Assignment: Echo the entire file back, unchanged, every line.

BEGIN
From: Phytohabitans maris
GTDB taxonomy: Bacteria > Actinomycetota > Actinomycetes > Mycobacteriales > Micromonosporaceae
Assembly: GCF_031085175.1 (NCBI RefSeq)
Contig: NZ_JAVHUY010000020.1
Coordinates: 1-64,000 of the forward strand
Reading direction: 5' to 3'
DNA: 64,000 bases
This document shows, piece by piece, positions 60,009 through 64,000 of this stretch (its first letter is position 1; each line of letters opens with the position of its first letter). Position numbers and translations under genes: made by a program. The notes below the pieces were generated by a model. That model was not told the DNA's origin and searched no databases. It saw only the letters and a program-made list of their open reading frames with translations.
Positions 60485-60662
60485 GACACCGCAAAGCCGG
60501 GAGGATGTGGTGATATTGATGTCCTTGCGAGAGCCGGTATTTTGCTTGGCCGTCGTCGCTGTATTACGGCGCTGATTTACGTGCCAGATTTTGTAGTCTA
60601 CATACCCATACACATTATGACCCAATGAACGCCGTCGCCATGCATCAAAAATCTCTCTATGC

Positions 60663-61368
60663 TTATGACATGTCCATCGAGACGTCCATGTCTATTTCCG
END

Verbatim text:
From: Phytohabitans maris
GTDB taxonomy: Bacteria > Actinomycetota > Actinomycetes > Mycobacteriales > Micromonosporaceae
Assembly: GCF_031085175.1 (NCBI RefSeq)
Contig: NZ_JAVHUY010000020.1
Coordinates: 1-64,000 of the forward strand
Reading direction: 5' to 3'
DNA: 64,000 bases
This document shows, piece by piece, positions 60,009 through 64,000 of this stretch (its first letter is position 1; each line of letters opens with the position of its first letter). Position numbers and translations under genes: made by a program. The notes below the pieces were generated by a model. That model was not told the DNA's origin and searched no databases. It saw only the letters and a program-made list of their open reading frames with translations.
Positions 60485-60662
60485 GACACCGCAAAGCCGG
60501 GAGGATGTGGTGATATTGATGTCCTTGCGAGAGCCGGTATTTTGCTTGGCCGTCGTCGCTGTATTACGGCGCTGATTTACGTGCCAGATTTTGTAGTCTA
60601 CATACCCATACACATTATGACCCAATGAACGCCGTCGCCATGCATCAAAAATCTCTCTATGC

Positions 60663-61368
60663 TTATGACATGTCCATCGAGACGTCCATGTCTATTTCCG